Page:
This is one in a large series of short videos from NCETM showing how people use maths at work. See the others here.
When you have watched the video see if you can convert time into decimals and work out how much employees should be paid.
An interesting activty from Virtual Maths.
2. Write down the last two digits of the year. (eg 74)
3. Divide by 4 and ignore the decimal part or remainder. (eg 74 ÷ 4 = 18)
4. Add together the answers to 1 and 2 (eg 74 + 18 =92)
5. Add the number of the day of your date of birth. (eg 92 + 25 =117)
6. Add a number according to your month of birth as follows.
JAN 1 (0 for Leap Year) How do you tell if a year is a leap year?
FEB 4 (3 for Leap Year) How do you tell if a year is a leap year?
(eg 117 + 6 for Dec = 123)
For years beginning 18.. add 2
For years beginning 19.. add 0
For years beginning 20.. add 6
(eg 123 +0 = 123)
Divide your answer by 7 and work out the remainder.
(eg 123÷ 7 = 17 remainder 4)
The remainder gives the day of the week you were born on.
1 = Sunday
6 = Friday
7 = Saturday
(s0 25.12.74 was a Wednesday)
Leap years have an extra day in February, so there are 29 days in February and 366 days in a leap year. Lots of people believe that if a year is divisible by 4 it is a leap year. However there are some exceptions to this.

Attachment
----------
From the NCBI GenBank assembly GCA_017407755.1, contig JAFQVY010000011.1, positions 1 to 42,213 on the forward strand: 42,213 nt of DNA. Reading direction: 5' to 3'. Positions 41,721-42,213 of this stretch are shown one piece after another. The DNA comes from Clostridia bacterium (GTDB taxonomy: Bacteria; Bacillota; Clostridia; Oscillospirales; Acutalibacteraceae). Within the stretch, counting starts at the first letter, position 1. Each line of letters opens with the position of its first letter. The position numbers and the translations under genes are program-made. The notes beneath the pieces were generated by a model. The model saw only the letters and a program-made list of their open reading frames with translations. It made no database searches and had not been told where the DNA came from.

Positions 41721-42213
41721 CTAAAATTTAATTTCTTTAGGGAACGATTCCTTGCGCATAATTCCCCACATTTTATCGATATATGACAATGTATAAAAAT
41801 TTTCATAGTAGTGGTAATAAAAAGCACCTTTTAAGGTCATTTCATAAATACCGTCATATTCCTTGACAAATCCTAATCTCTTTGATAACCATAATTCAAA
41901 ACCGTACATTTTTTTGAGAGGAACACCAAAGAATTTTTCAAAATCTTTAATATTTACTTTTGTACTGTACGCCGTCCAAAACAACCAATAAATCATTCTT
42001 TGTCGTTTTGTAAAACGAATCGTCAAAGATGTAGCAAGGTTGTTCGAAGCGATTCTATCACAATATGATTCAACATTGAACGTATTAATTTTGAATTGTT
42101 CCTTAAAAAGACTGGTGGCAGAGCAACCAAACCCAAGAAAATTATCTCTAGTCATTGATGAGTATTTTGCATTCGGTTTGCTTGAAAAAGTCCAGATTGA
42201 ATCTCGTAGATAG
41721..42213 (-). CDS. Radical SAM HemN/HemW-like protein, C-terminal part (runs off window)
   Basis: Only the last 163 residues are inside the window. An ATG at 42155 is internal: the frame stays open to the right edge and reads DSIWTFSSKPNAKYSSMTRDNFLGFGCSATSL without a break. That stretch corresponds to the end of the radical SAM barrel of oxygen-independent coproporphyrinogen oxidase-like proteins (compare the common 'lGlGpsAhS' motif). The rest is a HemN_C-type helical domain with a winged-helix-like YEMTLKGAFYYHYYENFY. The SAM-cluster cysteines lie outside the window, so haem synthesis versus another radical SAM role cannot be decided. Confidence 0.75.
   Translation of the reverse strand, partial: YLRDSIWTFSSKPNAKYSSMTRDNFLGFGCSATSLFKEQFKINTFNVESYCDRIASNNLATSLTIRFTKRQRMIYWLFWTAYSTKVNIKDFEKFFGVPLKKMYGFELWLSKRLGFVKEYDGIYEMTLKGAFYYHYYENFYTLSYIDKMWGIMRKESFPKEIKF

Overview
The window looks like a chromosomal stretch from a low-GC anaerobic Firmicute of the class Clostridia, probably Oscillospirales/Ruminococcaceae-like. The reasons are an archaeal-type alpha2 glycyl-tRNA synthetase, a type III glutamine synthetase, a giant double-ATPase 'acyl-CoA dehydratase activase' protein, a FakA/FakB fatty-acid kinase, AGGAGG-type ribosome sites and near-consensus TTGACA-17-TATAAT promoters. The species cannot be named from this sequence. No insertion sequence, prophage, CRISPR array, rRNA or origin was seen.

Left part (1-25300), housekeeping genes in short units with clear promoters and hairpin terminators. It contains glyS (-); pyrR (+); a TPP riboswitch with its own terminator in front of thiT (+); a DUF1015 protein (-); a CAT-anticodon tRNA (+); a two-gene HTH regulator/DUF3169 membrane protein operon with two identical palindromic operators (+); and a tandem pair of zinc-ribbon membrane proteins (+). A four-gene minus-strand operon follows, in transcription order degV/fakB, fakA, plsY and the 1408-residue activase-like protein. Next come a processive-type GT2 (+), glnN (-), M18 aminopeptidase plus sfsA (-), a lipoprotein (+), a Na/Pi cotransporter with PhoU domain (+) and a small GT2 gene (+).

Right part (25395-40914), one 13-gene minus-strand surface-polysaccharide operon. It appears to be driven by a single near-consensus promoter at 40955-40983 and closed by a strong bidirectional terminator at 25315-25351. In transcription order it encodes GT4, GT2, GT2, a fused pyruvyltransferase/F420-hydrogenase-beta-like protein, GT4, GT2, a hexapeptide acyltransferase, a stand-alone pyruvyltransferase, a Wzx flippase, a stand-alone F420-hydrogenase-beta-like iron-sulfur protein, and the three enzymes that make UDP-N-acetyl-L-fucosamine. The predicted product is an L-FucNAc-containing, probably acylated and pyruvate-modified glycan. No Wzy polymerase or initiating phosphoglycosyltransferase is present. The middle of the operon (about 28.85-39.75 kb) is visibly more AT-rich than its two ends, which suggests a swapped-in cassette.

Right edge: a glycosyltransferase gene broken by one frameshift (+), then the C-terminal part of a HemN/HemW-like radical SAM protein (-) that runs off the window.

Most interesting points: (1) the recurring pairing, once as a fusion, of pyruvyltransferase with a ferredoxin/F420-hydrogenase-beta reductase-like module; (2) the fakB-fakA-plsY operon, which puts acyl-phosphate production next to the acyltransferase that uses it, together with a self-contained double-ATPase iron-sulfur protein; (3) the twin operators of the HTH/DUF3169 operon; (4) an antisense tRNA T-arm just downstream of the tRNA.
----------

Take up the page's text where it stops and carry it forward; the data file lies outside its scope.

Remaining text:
To work it out follow these instructions.
1. Write down your house number.
2. Double it.
3. Add the number of days in a week.
4. Multiply by 50.
5. Add your age.
6. Subtract the number of days in a year. (not a leap year)
7. Add 15
The answer is your teachers house number and their age!
Can you explain why this works?
Download, print and cut out the triangles. Work with a friend to try and match all the questions with the correct answers and make a shape
Click here to download this Level 2 Functional Maths worksheet, Don’t always believe what you read in the newspaper.
It concerns how much money you can save by spending less time in the shower.
Another great game from Transum on metric and imperial units
A great resource for Interactive White Board from the National Numeracy Strategy
Here is a Functional Skills exercise about missed dentist appointments.
Can you tell the time correctly using digital and analogue clocks?